Under G.S. 15A-1343(b1)(10), a court may, in addition to the regular conditions of probation and any statutory special conditions, require a defendant to “[s]atisfy any other conditions determined by the court to be reasonably related to his rehabilitation.” Any ad hoc conditions must also bear a relationship to the defendant’s crime. State v. Cooper, 304 N.C. 180 (1981). Our appellate courts have interpreted the catch-all provision broadly, giving trial judges “substantial discretion” in tailoring a judgment to fit a particular offender and offense. State v. Johnston, 123 N.C. App. 292 (1996).
State v. Cooper is a leading case. In it, the defendant was convicted of fourteen counts of possession of stolen credit cards. He was placed on probation with a condition that he “not operate a motor vehicle on the streets or highways of North Carolina from 12:01 a.m. until 5:30 a.m. during the period of probation.” 304 N.C. at 181–82. He challenged the condition, arguing that it bore no relationship to his offense and was not reasonably related to his rehabilitation. The supreme court disagreed, essentially relying on the maxim that nothing good happens after midnight: a restriction on motor vehicle use minimized the defendant’s “opportunity for contact with persons engaged in criminal activities”—even if his crime didn’t happen at night, and even if it had nothing to do with driving (although the defendant failed to show either of those things). Id.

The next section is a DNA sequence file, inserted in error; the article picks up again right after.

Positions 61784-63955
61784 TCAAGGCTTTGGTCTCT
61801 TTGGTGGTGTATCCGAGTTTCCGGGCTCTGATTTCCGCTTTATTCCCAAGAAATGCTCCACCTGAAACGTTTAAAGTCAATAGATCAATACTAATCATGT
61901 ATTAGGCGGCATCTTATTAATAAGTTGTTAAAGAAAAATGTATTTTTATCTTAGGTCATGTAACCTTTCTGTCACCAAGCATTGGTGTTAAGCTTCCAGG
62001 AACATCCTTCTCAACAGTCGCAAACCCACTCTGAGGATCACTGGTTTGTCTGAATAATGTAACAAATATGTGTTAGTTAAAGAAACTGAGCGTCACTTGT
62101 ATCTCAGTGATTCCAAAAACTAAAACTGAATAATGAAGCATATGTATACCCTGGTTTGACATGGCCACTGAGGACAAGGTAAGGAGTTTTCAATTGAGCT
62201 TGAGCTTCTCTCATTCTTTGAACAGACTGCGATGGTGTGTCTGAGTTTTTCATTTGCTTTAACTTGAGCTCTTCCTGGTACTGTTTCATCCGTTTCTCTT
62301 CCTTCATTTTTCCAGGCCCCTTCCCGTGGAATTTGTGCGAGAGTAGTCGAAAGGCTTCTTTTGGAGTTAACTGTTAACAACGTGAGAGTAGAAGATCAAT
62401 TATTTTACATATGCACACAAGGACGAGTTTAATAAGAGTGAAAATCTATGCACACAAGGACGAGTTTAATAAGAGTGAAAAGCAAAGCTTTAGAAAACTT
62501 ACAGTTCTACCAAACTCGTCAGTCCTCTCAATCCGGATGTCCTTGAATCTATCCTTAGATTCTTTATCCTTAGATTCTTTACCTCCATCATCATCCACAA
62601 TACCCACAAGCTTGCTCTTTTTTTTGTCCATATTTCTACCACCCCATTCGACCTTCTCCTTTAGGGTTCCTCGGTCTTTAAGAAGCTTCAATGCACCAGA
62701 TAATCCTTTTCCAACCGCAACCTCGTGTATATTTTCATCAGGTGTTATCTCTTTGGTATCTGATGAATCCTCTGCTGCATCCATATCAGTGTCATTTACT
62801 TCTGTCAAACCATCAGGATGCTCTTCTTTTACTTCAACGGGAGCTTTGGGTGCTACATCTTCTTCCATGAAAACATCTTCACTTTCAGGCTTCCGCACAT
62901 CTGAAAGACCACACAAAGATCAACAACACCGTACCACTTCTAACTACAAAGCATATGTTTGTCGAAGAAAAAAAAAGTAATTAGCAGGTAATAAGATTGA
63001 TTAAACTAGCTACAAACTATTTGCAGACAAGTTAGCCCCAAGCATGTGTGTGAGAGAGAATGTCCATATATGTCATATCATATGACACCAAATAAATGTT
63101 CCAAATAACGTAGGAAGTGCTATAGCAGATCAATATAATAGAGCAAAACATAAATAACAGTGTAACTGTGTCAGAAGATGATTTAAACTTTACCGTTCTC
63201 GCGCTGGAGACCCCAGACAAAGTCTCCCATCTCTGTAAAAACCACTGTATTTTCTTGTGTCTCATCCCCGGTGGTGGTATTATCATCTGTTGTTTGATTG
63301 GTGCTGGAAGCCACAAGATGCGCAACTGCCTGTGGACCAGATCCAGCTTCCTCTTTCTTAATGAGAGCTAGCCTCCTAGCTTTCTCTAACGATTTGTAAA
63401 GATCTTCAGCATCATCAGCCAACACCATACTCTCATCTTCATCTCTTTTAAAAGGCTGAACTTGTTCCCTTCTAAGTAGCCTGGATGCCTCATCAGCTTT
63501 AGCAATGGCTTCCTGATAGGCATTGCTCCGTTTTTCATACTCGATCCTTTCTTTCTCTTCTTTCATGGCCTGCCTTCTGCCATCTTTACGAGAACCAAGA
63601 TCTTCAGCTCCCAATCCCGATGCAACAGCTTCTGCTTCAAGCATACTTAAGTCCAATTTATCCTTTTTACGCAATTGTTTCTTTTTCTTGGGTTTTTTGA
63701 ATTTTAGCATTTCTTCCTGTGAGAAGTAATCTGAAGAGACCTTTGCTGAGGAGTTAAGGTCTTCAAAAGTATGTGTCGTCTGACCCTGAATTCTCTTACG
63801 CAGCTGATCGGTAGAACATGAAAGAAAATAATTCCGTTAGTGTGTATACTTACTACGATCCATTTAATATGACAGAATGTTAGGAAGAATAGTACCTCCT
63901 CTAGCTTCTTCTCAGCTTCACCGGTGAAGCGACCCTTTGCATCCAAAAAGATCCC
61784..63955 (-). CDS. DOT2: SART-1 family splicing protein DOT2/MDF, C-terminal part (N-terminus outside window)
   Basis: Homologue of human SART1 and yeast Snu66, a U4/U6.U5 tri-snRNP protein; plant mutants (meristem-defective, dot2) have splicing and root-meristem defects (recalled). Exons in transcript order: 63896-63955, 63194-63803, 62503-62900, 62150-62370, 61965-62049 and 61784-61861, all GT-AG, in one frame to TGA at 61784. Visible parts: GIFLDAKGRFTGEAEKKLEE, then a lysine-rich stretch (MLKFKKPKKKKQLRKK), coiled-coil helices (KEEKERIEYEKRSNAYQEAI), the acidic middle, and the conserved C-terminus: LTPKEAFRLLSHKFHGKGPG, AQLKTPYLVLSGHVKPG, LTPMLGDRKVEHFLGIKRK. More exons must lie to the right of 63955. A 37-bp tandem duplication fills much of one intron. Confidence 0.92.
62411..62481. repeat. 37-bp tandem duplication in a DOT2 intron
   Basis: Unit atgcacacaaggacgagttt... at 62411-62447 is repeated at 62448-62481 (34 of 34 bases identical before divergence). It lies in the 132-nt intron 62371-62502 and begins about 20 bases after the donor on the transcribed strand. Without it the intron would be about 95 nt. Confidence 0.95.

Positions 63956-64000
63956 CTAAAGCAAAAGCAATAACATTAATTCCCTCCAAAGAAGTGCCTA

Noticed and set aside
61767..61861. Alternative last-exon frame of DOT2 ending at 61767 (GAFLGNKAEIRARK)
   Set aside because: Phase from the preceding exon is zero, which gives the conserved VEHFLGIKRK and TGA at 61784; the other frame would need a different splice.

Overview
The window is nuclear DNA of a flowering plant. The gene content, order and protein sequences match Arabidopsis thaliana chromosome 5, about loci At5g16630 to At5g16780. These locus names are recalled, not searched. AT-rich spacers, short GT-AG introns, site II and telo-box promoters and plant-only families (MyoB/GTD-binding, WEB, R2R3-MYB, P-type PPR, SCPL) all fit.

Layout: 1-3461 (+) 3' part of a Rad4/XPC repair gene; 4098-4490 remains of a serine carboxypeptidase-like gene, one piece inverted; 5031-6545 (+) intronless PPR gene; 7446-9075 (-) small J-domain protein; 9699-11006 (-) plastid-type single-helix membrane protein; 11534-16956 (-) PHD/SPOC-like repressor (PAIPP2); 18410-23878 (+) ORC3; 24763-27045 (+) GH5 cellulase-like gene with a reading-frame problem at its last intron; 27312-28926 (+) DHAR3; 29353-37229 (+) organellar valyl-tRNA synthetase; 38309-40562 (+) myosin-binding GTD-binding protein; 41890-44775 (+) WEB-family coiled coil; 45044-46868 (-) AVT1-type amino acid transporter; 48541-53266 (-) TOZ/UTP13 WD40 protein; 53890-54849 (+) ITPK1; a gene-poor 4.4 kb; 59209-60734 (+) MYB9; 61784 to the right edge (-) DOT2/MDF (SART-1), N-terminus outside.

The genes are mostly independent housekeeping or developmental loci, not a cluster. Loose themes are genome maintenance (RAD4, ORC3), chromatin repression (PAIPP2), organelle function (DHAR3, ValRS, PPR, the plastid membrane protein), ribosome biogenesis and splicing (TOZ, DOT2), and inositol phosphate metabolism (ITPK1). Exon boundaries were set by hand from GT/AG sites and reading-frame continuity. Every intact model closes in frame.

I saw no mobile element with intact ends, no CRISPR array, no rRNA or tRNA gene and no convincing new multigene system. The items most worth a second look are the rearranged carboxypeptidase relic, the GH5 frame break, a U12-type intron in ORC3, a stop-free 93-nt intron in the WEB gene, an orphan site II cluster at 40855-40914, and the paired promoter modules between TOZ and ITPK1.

Other ad hoc conditions upheld over the years include:
- A condition prohibiting the probationer from working as a contractor, when he had been convicted of obtaining property by false pretenses from a homeowner by claiming to be a painting contractor. State v. Simpson, 25 N.C. App. 176 (1975).
- A condition requiring the defendant to “abstain personally, entirely, from the use of intoxicating liquors,” when he had been convicted of a violation of the prohibition law. 187 N.C. 609 (1924).
- A condition prohibiting a sex offender from being in a child’s “presence.” State v. White, 129 N.C. App. 52 (1998).
An ad hoc condition of probation will be deemed invalid if it is not reasonably related to the probationer’s rehabilitation, or if it bears no reasonably relationship to the probationer’s crime. A condition will also be stricken it violates a statute or the Constitution. State v. Caudle, 276 N.C. 550 (1970) (“A condition which is a violation of the defendant’s constitutional right and, therefore, beyond the power of the court to impose is per se unreasonable.”). In State v. Lambert, 146 N.C. App. 360 (2001), for example, the court of appeals noted the invalidity of special probation condition prohibiting a defendant from filing court documents unless they were signed and filed by a licensed attorney. Even thought the defendant, a paralegal, had been convicted for the unauthorized practice of law, the condition unreasonably infringed on his fundamental right of access to the courts and his right to conduct his defense pro se.